Hey, nobody can really tell what the future holds. But if it’s anything like what HR pros predicted in a recent report, both employers and employees will have lots of adjustments to make.
The consulting firm PricewaterhouseCoopers (PwC) just published a report titled The Future of Work: A Journey to 2022, which was based on interviews with 500 HR experts in the U.S. as well as several other countries.
And the results of that report paint a sort-of-surreal image of corporate life in the next decade. Some of the highlights:
Constant monitoring, survival of the fittest
Finding #1: Employers will take a Big Brother approach to workers’ personal lives and health. In recent years, we’ve seen many employers trying to get their workers to live healthier lives in an effort to ward off chronic conditions and, ultimately, reduce health claims costs. PwC predicted that this tactic will increase exponentially.
In fact, many employers will monitor their workers — inside and outside the office — like “lab rats.” As the study puts it: “The monitoring may even stretch into [employees’] private lives in an extension of today’s drug tests.” The report did note that the degree of monitoring would likely be dictated by the amount of worker resistance at a company.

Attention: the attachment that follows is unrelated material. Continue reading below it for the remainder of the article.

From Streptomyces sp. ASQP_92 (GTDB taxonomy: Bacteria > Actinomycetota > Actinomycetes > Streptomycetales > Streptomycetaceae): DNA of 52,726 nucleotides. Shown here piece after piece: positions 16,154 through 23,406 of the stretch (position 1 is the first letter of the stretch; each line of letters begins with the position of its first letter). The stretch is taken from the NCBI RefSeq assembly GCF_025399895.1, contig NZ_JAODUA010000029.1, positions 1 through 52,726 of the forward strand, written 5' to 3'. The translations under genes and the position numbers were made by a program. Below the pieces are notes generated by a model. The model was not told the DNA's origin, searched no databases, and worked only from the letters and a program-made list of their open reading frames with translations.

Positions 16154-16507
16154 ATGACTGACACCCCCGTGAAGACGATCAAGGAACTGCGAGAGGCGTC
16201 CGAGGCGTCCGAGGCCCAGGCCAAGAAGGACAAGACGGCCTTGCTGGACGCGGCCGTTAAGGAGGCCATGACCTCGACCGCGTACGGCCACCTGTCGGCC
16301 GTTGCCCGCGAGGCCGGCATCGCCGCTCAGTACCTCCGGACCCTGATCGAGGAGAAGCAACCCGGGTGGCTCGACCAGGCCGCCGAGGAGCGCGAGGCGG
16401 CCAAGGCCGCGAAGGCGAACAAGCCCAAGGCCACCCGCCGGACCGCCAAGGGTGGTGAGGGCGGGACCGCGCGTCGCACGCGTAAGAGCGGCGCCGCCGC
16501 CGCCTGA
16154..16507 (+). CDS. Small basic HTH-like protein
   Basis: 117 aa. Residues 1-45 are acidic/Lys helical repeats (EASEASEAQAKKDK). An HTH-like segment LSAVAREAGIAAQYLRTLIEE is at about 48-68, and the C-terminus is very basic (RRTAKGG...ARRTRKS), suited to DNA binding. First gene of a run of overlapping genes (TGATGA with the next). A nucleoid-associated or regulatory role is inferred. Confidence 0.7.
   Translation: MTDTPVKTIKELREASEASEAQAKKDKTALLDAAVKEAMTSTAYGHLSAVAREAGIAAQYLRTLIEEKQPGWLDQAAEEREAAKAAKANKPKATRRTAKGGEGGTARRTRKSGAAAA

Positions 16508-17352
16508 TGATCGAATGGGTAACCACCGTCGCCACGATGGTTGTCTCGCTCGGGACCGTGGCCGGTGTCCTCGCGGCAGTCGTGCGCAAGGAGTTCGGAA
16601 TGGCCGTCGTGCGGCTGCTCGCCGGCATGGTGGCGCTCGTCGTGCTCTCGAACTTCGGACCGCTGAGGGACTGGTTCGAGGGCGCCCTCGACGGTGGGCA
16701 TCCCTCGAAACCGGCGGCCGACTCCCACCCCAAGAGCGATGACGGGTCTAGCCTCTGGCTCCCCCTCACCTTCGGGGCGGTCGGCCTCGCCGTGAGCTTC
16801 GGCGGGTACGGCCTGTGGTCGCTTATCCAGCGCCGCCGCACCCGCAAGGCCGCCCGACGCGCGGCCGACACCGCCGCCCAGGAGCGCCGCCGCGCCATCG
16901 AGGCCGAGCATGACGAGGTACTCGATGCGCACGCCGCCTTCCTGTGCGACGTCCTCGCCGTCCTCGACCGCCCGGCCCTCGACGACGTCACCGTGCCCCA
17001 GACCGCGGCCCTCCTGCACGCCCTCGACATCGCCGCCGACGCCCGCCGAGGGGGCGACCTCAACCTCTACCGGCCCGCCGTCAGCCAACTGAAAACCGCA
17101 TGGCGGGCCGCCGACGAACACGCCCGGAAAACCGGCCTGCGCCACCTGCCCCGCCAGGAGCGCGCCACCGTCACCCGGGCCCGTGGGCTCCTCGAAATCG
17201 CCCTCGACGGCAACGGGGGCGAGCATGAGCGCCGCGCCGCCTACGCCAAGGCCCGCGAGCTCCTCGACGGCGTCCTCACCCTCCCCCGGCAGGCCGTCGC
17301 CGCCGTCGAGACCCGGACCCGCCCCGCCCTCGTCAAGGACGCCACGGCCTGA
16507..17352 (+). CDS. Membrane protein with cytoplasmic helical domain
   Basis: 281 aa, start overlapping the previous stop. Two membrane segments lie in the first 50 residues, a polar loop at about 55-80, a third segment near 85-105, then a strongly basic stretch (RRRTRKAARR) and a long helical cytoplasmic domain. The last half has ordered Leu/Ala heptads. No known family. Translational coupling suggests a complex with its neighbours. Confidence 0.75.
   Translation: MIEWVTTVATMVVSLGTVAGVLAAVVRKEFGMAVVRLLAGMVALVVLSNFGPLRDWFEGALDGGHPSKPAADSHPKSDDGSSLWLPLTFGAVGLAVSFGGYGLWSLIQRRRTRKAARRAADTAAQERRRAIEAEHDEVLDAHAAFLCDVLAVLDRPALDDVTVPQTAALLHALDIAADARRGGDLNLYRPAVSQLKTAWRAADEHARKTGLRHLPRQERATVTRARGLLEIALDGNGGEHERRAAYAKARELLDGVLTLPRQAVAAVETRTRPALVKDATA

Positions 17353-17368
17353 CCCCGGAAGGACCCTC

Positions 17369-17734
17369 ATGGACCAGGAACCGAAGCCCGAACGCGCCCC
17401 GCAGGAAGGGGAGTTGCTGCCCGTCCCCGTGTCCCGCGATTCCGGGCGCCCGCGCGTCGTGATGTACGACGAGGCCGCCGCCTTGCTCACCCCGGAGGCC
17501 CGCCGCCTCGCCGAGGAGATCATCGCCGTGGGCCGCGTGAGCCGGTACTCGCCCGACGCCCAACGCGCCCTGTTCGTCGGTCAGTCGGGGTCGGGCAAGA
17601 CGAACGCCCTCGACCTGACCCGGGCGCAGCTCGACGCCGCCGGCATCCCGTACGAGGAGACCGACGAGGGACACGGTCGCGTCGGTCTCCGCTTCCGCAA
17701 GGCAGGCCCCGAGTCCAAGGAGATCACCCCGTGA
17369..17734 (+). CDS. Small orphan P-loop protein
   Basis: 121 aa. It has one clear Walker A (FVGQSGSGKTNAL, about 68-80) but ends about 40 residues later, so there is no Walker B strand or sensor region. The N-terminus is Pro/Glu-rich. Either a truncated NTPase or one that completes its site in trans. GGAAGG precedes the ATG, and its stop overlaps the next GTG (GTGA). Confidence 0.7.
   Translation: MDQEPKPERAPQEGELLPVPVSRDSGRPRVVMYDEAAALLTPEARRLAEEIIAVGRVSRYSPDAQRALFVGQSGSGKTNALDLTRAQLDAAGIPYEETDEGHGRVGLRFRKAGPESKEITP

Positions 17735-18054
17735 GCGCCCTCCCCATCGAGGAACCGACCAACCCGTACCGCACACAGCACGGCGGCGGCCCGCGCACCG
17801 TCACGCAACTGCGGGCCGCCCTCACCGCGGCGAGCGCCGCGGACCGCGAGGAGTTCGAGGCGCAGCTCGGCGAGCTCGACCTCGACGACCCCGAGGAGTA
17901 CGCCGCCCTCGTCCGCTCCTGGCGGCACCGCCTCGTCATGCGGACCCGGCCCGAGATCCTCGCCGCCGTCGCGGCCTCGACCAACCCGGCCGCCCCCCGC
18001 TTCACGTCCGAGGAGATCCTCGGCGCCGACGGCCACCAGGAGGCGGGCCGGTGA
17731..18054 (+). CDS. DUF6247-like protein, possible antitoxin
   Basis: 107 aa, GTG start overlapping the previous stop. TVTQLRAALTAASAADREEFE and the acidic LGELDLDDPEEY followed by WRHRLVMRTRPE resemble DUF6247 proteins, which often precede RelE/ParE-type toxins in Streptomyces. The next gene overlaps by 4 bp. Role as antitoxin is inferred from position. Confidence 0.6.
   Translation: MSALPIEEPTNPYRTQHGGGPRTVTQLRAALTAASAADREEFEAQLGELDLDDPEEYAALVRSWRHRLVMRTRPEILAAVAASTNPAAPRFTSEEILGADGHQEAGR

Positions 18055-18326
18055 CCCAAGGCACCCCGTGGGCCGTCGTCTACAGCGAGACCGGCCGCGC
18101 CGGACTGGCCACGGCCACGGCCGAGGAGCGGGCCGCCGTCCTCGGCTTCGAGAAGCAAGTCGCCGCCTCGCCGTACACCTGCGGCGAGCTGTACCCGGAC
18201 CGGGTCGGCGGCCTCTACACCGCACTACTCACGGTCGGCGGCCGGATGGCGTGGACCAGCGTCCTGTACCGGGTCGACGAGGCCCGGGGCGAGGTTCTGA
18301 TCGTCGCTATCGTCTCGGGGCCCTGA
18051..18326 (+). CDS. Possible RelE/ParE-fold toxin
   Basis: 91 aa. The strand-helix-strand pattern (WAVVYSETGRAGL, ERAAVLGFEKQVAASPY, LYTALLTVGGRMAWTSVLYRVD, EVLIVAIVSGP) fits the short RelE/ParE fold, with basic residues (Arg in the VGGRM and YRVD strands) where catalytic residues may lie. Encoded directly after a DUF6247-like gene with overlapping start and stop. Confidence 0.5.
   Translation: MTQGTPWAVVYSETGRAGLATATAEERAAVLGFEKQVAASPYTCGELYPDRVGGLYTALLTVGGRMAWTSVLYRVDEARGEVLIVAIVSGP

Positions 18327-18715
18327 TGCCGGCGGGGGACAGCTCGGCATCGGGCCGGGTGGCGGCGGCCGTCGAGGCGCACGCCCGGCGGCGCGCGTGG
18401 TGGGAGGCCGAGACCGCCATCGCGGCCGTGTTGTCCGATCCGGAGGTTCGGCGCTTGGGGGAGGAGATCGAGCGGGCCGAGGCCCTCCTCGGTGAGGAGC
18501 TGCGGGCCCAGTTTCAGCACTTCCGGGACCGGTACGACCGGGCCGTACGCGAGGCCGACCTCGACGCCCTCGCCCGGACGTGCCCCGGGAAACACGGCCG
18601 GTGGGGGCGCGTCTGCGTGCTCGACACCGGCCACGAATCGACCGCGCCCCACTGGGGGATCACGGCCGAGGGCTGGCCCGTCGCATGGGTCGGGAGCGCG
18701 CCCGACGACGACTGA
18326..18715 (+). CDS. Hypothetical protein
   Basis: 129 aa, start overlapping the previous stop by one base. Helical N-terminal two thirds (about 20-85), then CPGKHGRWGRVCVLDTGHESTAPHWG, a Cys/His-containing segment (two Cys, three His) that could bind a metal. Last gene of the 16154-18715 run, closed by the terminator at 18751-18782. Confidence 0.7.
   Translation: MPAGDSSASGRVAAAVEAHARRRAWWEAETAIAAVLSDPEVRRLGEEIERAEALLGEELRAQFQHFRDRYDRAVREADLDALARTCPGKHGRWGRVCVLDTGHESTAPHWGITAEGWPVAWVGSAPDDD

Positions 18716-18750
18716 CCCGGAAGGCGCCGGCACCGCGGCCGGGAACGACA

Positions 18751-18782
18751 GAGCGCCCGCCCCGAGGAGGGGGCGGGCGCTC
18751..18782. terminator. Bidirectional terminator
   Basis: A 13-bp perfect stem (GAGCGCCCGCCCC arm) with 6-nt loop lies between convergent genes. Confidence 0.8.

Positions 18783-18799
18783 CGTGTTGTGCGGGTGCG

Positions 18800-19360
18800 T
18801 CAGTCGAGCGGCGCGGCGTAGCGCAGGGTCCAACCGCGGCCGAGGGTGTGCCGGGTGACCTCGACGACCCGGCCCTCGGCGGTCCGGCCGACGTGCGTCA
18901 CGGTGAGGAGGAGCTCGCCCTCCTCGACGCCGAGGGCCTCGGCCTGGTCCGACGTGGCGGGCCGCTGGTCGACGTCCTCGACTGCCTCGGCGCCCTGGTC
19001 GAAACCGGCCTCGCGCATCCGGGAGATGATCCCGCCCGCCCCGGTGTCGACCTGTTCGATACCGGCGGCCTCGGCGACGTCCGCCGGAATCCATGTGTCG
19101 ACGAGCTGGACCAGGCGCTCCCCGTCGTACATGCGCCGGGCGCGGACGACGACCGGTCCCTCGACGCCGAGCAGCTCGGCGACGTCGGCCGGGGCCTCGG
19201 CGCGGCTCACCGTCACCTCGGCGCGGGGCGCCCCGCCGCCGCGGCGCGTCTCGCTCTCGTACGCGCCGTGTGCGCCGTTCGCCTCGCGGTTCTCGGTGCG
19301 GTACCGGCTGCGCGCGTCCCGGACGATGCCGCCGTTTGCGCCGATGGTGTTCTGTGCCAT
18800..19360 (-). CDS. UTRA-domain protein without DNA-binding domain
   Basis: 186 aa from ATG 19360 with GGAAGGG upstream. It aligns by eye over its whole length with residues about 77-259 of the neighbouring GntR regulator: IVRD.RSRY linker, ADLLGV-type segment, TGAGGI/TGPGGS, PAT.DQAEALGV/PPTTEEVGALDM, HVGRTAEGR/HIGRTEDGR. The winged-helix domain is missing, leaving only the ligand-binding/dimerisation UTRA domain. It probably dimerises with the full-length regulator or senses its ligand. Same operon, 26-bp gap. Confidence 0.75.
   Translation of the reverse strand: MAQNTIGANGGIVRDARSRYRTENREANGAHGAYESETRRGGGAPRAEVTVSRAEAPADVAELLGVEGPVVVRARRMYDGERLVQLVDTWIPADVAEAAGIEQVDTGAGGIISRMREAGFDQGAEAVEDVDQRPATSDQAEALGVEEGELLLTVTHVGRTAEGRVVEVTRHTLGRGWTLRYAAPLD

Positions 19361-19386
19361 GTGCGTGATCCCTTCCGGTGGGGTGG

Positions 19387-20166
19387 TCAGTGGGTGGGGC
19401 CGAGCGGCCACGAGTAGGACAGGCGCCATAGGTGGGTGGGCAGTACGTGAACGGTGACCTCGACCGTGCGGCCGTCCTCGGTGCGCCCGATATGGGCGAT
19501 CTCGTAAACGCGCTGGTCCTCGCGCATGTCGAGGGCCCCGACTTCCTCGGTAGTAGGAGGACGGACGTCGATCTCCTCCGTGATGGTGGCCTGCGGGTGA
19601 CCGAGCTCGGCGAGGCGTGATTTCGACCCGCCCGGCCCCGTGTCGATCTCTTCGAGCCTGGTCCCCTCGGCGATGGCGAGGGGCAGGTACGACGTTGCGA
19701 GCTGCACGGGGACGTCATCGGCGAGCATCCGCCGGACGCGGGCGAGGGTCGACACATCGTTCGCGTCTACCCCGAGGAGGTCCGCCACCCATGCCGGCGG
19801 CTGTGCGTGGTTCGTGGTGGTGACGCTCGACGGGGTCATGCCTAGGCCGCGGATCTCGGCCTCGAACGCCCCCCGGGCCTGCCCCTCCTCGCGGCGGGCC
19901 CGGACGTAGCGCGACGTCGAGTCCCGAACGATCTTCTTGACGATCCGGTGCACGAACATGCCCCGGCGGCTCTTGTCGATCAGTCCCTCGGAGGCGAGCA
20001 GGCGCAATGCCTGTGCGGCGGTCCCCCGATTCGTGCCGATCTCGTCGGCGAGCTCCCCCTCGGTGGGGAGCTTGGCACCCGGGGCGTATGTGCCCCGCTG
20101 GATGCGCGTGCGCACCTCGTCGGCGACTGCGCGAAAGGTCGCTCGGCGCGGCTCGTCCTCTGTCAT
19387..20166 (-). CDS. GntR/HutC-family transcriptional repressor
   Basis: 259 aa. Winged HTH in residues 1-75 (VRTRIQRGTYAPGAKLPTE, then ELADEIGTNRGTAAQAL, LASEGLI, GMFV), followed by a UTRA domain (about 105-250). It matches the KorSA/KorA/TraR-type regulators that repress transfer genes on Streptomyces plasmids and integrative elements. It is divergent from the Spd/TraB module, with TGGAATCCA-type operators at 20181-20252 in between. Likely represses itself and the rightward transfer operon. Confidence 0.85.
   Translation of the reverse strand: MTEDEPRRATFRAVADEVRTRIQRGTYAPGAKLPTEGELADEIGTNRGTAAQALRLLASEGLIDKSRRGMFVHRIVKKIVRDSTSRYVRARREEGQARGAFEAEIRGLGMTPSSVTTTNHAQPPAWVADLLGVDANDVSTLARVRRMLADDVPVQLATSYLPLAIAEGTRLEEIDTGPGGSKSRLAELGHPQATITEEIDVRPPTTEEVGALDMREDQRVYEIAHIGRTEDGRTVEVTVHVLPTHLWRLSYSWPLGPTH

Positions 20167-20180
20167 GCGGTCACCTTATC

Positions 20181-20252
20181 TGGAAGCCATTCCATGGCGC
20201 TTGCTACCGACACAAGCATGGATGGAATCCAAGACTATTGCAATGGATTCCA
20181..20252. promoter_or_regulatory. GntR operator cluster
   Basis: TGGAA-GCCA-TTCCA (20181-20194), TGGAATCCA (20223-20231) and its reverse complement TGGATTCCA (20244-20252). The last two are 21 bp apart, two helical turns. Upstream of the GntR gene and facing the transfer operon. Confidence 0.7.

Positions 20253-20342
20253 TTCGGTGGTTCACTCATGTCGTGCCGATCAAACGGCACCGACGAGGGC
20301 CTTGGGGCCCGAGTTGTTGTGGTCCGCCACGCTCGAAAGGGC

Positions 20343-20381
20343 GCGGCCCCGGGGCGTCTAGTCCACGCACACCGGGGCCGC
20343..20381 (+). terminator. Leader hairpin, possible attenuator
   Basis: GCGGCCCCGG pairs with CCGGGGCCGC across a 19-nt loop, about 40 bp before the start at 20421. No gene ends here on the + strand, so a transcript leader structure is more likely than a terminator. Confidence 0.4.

Finding #2: Pay-for-performance will become an exact and complex science. The idea of doling out the lion’s share of your salary-increase budget to top performers is nothing new. However, by 2022, the study predicated that employers will use the types of data-mining techniques used by corporate giants like Amazon to create performance profiles for workers based on hundreds of pieces of data.
Finding #3: Independent contractors (ICs) will replace full-time employees. If you thought ICs were popular now, you haven’t seen anything yet — at least that’s what the study predicts. The report said an increasing number of “traditionalists” will adjust to what PwC calls a “portfolio career” and benefit in a number of ways.
The report envisioned ICs being chosen via eBay-style ratings based on the previous clients of the contractors. The report also said that contractor work would be a way for individuals to avoid the round-the-clock, Big-Brother-esque surveillance it predicted for full-time employees by their employers.